“As the war in Ukraine rages on, the biolab conspiracy has quickly emerged as the prevailing narrative among QAnon adherents to explain Russia’s invasion of Ukraine,” ADL wrote. “Not only does it ‘justify’ the invasion in their eyes, it also validates their belief that Covid-19 is a U.S.-created bioweapon.”
Our top tabs
Twitter is limiting the reach of Russian government accounts
Twitter will not “amplify or recommend government accounts belonging to states that limit access to free information and are engaged in armed interstate conflict,” it said. Twitter will first be applying this policy to Russian government accounts, it said.
The social media network also has a new policy for content depicting prisoners of war. The site “will now ask government or state affiliated media accounts to remove any media published that features prisoners of war (PoW) under our private information and media policy,” it said.
- It'll also add warnings for government or state-affiliated media accounts that post content showing prisoners of war but have a “compelling public interest.”
- The site will also require tweets to be removed if they depict prisoners of war and there's an “abusive intent” or they otherwise break the site's rules.
Twitter and other social media platforms have come under fire for continuing to host Russian government accounts, which critics say are a key part of the Kremlin's propaganda machine.
A new report accuses Instagram of failing to address harassment
Instagram failed to act on 90 percent of abuse sent through direct messages to five high-profile women even though the messages were reported to moderators, according to the report by the nonprofit Center for Countering Digital Hate. CCDH analyzed thousands of direct messages that the women received, Taylor Lorenz and Elizabeth Dwoskin report.
“Instagram’s direct message, or DM, function is private and operates like an email inbox," they write. "It’s also long been a less-visible hotbed for hate, in part because of its private nature. ”
Instagram strongly rebutted the report. “While we disagree with many of the CCDH’s conclusions, we do agree that the harassment of women is unacceptable. That’s why we don’t allow gender-based hate or any threat of sexual violence, and last year we announced stronger protections for female public figures,” Meta head of women’s safety Cindy Southworth said.
Musk’s ascent to Twitter board draws mixed reactions
The prospect of Elon Musk micromanaging Twitter has sent its stock soaring, employees reeling and Republican leaders clamoring for it to take a more permissive stance on political speech, Will Oremus, Elizabeth Dwoskin, Faiz Siddiqui and Reed Albergotti report. Musk’s term on Twitter’s board will extend through 2024, according to a regulatory filing.
Employees at Twitter are anxious about how the Tesla founder and prolific tweeter could complicate their work. In an attempt to reassure her team, a senior Twitter executive said in an open letter that the work of combating “hate speech and trolls” was “bigger than any board member,” according to internal documents obtained by The Washington Post.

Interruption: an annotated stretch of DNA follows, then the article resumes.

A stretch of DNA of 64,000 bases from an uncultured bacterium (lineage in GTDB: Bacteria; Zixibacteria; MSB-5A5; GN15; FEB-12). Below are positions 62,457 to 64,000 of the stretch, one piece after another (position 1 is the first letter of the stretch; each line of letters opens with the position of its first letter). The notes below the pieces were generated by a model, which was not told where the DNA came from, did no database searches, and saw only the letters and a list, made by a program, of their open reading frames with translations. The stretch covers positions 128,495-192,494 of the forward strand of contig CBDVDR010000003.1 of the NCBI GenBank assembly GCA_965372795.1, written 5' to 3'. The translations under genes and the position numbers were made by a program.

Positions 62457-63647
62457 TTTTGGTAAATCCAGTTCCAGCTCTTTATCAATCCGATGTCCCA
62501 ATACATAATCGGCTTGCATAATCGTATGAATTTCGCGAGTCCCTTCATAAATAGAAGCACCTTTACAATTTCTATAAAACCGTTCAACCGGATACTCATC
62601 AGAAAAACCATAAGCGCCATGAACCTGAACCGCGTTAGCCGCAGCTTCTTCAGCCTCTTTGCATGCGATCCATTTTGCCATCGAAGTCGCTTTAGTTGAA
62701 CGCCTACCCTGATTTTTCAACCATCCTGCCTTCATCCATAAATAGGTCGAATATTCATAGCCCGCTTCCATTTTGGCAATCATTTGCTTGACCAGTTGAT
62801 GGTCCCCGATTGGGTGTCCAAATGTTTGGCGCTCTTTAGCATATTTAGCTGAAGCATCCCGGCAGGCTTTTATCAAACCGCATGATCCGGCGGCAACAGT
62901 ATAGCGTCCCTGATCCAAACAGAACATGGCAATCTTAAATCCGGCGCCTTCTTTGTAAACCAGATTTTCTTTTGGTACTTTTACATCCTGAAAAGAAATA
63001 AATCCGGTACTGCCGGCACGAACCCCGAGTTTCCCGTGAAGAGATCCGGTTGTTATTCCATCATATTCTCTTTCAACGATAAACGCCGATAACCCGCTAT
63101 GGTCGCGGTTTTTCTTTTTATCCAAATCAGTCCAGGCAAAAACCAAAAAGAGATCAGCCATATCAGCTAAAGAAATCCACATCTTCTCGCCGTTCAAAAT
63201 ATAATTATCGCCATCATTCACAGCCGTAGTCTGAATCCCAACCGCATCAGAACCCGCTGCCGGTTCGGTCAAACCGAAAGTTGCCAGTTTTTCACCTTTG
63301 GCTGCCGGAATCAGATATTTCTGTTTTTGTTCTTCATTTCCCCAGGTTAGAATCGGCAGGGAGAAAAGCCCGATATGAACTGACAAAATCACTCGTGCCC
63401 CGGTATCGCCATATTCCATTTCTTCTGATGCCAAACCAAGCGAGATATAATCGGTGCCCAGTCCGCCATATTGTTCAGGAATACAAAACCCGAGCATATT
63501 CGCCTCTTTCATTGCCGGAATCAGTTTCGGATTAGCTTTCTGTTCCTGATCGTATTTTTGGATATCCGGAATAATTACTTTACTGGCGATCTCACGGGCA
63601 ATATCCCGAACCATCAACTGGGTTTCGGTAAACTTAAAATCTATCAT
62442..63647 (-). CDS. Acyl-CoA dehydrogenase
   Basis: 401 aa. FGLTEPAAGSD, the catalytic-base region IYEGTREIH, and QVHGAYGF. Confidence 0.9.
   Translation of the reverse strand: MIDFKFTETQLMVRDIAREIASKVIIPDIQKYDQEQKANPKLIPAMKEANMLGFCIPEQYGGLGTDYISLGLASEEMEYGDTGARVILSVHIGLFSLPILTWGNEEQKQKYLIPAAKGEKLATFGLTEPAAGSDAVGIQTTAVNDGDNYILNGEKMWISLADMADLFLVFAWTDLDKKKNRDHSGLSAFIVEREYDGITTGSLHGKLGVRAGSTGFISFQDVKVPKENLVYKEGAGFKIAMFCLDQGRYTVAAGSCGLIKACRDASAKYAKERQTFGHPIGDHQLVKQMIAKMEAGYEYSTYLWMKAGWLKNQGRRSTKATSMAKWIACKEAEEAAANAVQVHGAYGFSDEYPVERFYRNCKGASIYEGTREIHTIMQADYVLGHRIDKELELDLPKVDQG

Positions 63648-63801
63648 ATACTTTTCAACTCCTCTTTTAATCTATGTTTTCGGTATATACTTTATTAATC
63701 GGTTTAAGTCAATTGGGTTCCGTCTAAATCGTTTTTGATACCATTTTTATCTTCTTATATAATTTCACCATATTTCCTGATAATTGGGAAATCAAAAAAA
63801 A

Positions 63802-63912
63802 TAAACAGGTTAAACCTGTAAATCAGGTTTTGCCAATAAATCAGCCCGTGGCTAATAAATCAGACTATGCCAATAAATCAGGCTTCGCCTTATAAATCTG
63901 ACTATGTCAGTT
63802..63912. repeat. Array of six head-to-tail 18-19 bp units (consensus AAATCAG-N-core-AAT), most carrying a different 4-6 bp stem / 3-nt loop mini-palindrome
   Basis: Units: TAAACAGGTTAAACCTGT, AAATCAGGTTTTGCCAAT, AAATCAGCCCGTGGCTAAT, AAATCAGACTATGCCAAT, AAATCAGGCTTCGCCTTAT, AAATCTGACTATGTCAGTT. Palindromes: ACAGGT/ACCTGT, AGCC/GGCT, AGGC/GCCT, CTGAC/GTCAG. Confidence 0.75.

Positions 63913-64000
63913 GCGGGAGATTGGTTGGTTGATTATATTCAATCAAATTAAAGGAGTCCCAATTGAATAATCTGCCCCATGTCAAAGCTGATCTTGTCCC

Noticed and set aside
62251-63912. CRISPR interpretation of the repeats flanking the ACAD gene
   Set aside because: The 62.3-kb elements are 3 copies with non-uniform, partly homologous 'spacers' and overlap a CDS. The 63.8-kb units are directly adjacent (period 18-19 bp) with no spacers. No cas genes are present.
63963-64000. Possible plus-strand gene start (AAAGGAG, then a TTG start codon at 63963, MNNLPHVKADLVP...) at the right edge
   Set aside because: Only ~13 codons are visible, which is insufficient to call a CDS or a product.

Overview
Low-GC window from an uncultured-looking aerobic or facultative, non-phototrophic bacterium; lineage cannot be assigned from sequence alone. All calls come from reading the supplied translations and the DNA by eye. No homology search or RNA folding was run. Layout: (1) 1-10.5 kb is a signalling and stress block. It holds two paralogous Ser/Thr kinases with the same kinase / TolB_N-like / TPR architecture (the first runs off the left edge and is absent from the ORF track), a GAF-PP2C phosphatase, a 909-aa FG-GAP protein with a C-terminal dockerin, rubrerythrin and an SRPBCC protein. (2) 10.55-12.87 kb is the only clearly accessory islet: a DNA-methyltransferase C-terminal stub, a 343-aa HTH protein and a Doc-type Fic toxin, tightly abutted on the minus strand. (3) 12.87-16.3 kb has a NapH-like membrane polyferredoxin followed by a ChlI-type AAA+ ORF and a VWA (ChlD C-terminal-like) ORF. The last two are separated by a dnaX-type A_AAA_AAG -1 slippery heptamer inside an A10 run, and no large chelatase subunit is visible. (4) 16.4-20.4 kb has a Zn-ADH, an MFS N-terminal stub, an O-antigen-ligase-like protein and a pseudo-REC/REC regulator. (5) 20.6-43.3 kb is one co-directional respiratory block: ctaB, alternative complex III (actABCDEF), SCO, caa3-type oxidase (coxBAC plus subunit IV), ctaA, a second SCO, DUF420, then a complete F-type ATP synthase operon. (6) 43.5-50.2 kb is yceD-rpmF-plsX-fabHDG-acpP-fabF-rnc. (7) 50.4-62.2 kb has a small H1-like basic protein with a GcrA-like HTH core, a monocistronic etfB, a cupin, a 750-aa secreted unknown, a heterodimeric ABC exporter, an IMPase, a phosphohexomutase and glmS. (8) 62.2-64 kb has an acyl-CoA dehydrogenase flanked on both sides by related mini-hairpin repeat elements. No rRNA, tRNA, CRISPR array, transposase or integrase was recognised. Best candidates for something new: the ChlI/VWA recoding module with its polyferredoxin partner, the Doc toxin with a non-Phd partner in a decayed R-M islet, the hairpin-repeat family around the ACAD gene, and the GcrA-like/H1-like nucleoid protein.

Twitter pushed back on the prospect that Musk, now the company’s largest shareholder, would wield outsize control. “Our Board plays an important advisory and feedback role across the entirety of our service,” spokesperson Brenden Lee said in a statement. “Our day-to-day operations and decisions are made by Twitter management and employees.” Musk did not respond to a request for comment.
Rant and rave
The Internet speculated about the role Musk could play on Twitter’s board. After Musk posted a poll asking users whether they wanted the ability to edit their posts, the company announced that it would be testing such a feature and said it “didn’t get the idea from a poll.” KTLA-TV’s Rich DeMuro:
Say what you will about Elon Musk. The guy gets things done.— Rich DeMuro (@richontech) April 5, 2022
The Stanford Internet Observatory's Alex Stamos:
The set of people who want an edit function is a proper subset of people who think trust and safety is easy and if techies were just more ethical/smarter (like them) then it could all be solved.— Alex Stamos (@alexstamos) April 5, 2022
Our colleague, Taylor Lorenz:
Inside the industry
- The Atlantic Council hosts an event on tech diplomacy today at 10:15 a.m.
- The Center for Strategic and International Studies hosts an event on the national defense implications of commercial wireless networks on Thursday at 9:30 a.m.
- Microsoft President Brad Smith and Accenture CEO Julie Sweet speak at a Center for Strategic and International Studies event on responsible AI on Friday at 8:30 a.m.
- The American Enterprise Institute hosts an event on content moderation and Section 230 on Monday at 9:30 a.m.